Washington and Geneva, April 16, 2018 — Today, the UN Human Rights Committee (HRC), announced its decision in the case that former Maldives President Mohamed Nasheed brought against the Government, demanding that his right to able to run for President be restored.
To view the full text of the decision, visit perseus-strategies.com, and to view the official HRC press release, visit ohchr.org.
In response to the HRC decision demanding the restoration of his civil and political rights, President Nasheed said, “The forthcoming presidential elections in the Maldives have far larger significance than me, President Abdulla Yameen, opposition leaders or even The Maldives. These elections will have implications on the stability, security, and safety of all countries in the Indian Ocean. If we do not take the proper approach, we will be fueling a cold war in the Indian Ocean. More than 70 percent of international ocean trade passes through the Maldives. As gatekeepers for this commerce, if we relinquish democracy and transparency it will not only harm us but also the wider security of the Indian Ocean and the wider world.
Jared Genser, international counsel to President Nasheed, who brought this case to the Committee with his colleague Nicole Santiago, and Hissan Hussein and Hassan Latheef, added, “In light of this dramatic victory for human rights and the rule of law today, the international community must now speak with a single voice, and if President Nasheed remains disqualified from running for President then any presidential elections held, regardless of the process or the result, must be immediately rejected as invalid. President Yameen must now sit down with President Nasheed and the opposition and engage in a dialogue that enables presidential elections to be held in accordance with global best practices for the conduction of free, fair, transparent and credible multiparty, democratic elections.”
In reaching its historic decision, the Committee found the judicial proceedings in which President Nasheed was convicted violated his rights to due process of law under Article 14 of the ICCPR. It observed the following:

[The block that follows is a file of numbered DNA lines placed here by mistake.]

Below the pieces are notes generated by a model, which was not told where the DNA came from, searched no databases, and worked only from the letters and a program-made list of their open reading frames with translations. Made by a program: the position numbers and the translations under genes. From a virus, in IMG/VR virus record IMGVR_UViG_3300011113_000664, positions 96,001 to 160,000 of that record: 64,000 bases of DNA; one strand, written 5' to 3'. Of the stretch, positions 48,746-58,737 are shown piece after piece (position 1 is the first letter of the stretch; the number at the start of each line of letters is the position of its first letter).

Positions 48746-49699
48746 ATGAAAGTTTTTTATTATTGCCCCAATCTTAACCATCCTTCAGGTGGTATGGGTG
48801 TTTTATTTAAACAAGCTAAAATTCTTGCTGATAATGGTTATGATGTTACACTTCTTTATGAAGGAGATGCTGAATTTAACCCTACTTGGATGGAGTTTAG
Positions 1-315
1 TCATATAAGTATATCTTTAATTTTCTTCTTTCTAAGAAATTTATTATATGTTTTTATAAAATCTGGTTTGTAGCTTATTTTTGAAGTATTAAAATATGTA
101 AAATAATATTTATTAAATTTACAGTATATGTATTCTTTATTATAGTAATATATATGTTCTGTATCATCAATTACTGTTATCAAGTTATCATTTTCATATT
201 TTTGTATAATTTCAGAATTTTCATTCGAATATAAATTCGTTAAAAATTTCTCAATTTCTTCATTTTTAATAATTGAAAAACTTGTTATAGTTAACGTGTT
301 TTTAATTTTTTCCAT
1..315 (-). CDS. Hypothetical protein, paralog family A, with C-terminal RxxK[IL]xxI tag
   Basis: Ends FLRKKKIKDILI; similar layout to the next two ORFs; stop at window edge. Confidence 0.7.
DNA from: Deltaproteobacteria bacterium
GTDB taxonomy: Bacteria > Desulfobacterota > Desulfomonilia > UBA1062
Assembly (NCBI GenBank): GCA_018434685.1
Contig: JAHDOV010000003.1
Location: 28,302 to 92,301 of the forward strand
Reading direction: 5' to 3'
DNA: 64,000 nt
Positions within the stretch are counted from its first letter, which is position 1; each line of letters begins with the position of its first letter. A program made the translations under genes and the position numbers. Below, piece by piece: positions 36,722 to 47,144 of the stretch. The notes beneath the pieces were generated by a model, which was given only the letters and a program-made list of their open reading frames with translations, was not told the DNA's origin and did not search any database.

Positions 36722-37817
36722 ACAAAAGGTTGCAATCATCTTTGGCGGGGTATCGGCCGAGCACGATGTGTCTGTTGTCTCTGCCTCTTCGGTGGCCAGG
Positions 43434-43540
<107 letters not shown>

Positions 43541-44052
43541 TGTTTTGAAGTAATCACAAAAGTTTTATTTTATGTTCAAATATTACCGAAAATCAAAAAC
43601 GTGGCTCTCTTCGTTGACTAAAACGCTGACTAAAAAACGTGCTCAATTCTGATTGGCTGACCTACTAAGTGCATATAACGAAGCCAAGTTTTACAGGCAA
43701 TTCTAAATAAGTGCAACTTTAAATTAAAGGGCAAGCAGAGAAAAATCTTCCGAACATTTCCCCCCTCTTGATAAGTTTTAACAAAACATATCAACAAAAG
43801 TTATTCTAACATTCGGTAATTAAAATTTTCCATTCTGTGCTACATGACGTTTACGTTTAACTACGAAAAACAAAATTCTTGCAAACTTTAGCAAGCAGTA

“The crime of terrorism as established in the…Prevention of Terrorism Act…is formulated in a broad and vague fashion that is susceptible to wide interpretation as in [Nasheed’s] case, and does not comply with the principle of legal certainty and predictability . . .
“The Committee also observes…the trial started the day after [Nasheed’s] arrest, when he was notified of the charges, that [Nasheed] was not allowed to be represented by counsel of his choice. and that the Criminal Court delivered its judgment a few weeks later…The state party has not shown that [Nasheed] had been given adequate time to prepare his defence…[and] the state party has not rebutted [Nasheed’s] allegations that the judges in charge of his trial lacked independence and impartiality.
“Against this background, the Committee considers that the judicial proceedings in which [Nasheed] was finally convicted and sentenced for terrorism violated the right to fair trial, and therefore, that [his] rights under Article 14(1) and (3) of the Covenant were violated.”
The decision by the HRC further concluded that the restriction on President Nasheed’s ability to run for office, resulting from his arbitrary conviction on terrorism charges, was equally arbitrary. As Sarah Cleveland, a member of the Committee, states in the official HRC press release announcing the decision, “Political rights can be suspended or restricted only in exceptional circumstances and under certain conditions. And judicial proceedings that violate the right to fair trial can render the resulting restriction of political rights arbitrary.”
In its conclusion, the Committee stated, “[T]he state party is under an obligation to provide [Nasheed] with an effective remedy. This requires it to make full reparation to individuals whose Covenant rights have been violated. Accordingly, the State party is obligated, inter alia, to: (a) quash the [Nasheed’s] conviction…[and] (b) restore his right to stand for office, including the office of President.
It is critical to emphasize that the obligations of The Maldives under the ICCPR are binding as a matter of international law. If it refuses to abide fully by this decision, the international community should both immediately reject any forthcoming presidential election results and impose further targeted financial and travel sanctions against both corrupt officials and serious human rights abusers.